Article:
26 May 2020, 14:30-16:00
Generating respect for international humanitarian law (IHL) and human rights law in times of armed conflict is at the top of humanitarian practitioners’ agenda and at the heart of legal scholarship. Traditionally, humanitarians have directly engaged parties to armed conflict in an effort to achieve the incorporation of humanitarian norms in the parties’ internal rules, training and accountability mechanisms. As this has had a limited effect, complementary avenues of compliance-generation are increasingly being sought.
The panelists in this online event, co-organized with the University of York Centre for Applied Human Rights, will discuss some such innovative approaches, exploring the interaction between IHL and Islamic law, the role of religious leaders as influencers of state and non-state parties to armed conflicts, the relationship between emotions and IHL, and civilians’ self-protection in territories under the control of armed groups.
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Once you have created the account, please click register on the following link.
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Please use the chatbox to ask your questions, the moderator will make a selection of questions at the end of the presentations. There will be no possibility to interact by webcam and microphone in order to avoid connexion issues.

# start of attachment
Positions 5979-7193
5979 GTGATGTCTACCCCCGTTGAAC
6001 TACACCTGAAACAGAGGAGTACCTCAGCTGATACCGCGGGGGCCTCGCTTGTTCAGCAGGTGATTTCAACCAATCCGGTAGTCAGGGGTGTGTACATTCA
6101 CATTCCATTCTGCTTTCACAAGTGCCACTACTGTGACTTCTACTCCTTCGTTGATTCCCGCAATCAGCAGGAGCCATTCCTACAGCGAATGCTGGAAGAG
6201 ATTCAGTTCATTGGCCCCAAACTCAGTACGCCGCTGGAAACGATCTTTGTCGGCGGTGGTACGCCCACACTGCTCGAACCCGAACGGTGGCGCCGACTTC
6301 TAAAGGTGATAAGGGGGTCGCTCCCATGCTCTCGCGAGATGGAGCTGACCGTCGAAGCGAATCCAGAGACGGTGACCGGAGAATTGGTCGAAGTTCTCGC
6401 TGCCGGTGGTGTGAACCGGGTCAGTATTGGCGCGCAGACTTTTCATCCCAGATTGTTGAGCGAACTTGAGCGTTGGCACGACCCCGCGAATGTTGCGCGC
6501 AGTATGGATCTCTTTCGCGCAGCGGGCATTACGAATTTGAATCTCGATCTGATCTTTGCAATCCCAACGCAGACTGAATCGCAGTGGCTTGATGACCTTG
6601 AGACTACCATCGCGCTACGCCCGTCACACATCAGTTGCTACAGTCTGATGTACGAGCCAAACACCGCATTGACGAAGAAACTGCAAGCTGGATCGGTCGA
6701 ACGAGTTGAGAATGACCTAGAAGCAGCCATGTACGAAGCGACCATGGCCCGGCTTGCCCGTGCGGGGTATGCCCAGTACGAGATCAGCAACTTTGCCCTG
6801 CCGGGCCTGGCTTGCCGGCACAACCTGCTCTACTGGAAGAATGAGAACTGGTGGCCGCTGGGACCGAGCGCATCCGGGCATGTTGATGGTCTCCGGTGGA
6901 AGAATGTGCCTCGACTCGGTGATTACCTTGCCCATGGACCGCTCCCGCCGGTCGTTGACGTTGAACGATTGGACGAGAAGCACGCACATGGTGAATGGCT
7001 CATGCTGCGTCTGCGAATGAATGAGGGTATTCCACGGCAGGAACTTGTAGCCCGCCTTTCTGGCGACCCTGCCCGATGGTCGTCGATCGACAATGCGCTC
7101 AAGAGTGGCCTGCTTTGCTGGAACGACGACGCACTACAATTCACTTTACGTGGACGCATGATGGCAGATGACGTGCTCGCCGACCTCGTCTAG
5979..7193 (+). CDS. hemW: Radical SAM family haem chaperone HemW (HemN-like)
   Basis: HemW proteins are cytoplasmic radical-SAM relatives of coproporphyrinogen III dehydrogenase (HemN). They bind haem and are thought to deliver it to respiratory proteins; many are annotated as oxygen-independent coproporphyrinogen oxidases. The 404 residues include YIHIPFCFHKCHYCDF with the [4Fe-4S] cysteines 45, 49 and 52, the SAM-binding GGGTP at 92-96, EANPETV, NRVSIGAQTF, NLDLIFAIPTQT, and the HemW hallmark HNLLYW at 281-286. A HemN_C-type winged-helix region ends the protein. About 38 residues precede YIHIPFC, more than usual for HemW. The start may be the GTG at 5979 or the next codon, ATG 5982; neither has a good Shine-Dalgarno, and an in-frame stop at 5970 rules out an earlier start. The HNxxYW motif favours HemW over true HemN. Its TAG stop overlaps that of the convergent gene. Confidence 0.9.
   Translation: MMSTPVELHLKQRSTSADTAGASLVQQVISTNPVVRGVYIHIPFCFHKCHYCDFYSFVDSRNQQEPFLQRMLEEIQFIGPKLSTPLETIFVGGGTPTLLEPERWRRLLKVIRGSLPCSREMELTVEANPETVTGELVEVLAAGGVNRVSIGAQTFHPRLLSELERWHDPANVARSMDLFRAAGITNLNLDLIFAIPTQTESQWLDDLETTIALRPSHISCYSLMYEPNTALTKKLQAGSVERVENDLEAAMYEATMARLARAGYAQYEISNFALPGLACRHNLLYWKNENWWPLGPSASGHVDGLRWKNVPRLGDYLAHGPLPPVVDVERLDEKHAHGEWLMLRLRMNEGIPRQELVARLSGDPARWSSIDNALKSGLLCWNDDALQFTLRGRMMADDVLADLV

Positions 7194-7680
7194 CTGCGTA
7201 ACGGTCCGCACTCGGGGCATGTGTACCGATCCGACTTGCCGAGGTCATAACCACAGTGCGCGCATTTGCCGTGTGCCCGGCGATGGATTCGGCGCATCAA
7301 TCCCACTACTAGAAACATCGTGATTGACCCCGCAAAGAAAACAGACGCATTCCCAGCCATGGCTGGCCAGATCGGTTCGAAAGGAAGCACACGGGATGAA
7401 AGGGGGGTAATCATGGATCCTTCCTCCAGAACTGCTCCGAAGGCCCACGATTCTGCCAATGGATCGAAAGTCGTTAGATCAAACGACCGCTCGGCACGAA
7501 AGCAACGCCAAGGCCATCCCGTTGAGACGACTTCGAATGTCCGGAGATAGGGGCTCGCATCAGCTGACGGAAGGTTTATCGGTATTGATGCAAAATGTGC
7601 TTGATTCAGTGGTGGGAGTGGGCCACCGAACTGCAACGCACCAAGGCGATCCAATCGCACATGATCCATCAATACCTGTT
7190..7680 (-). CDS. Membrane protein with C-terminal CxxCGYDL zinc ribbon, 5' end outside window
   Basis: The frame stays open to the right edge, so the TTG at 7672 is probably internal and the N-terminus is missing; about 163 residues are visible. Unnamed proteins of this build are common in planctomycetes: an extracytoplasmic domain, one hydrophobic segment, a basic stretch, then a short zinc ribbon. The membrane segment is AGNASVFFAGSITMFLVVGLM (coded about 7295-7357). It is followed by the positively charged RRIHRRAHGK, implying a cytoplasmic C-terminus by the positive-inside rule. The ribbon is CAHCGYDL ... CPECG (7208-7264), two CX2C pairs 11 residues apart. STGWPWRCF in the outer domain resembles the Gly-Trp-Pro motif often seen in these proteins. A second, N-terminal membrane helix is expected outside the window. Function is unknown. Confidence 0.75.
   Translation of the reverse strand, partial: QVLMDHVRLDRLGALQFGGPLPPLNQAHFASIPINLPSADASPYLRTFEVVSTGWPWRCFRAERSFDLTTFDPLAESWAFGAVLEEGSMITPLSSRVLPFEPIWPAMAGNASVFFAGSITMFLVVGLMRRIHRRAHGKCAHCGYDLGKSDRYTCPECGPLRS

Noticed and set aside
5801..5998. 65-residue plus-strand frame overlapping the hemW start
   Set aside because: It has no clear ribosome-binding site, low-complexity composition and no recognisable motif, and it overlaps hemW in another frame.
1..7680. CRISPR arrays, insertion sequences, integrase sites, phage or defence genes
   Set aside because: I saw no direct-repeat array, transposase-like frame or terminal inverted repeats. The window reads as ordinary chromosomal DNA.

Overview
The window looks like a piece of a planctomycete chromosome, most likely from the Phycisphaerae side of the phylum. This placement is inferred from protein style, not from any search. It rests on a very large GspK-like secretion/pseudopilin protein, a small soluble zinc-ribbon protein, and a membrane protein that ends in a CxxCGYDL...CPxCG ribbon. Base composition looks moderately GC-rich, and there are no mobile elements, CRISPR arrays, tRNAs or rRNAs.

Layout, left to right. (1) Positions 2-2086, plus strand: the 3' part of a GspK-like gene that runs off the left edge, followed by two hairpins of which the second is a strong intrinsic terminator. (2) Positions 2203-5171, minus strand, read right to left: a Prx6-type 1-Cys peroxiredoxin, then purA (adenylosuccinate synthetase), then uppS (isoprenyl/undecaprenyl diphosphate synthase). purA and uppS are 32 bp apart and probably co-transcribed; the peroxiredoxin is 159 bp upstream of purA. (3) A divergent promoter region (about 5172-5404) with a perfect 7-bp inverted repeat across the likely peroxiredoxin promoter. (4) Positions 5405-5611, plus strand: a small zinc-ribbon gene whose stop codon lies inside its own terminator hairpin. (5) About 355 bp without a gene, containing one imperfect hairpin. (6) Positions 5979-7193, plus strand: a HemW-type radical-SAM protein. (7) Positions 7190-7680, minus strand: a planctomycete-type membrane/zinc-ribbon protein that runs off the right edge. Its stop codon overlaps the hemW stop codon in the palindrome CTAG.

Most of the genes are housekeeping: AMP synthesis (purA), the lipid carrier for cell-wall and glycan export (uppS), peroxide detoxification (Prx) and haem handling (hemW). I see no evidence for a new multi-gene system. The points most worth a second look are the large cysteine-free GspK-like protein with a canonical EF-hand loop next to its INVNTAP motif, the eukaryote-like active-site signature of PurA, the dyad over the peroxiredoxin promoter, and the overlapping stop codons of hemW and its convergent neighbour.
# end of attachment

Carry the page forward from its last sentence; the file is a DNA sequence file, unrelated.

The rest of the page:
The panelists in this online event, co-organized with the University of York Centre for Applied Human Rights, explored the interaction between IHL and Islamic law, the role of religious leaders as influencers of state and non-state parties to armed conflicts, the relationship between emotions and IHL, and civilians’ self-protection in territories under the control of armed groups.
During one week, Francesca Gortan, Sarah Surget and Sophie Timmermans represented the Geneva Academy at the 38th Edition of the Jean-Pictet Competition that took place in Durrës, Albania, from 19 to 26 March.
Taylor Vick, Unsplash
Our new Working Paper provides an overview of the various novel technologies that together form part of the ‘future digital battlefield’ and assesses some of the implications they have for humanitarian protection in armed conflict.
This short course examines the conduct of hostilities in situations of international armed conflict, also known as the Law of The Hague.
This short course examines the sources of international humanitarian law and provides an introduction to its key principles and terminology.
This project will explore humanitarian consequences and protection needs caused by the digitalization of armed conflicts and the extent to which these needs are addressed by international law, especially international humanitarian law.
The Rule of Law in Armed Conflicts project (RULAC) is a unique online portal that identifies and classifies all situations of armed violence that amount to an armed conflict under international humanitarian law (IHL). It is primarily a legal reference source for a broad audience, including non-specialists, interested in issues surrounding the classification of armed conflicts under IHL.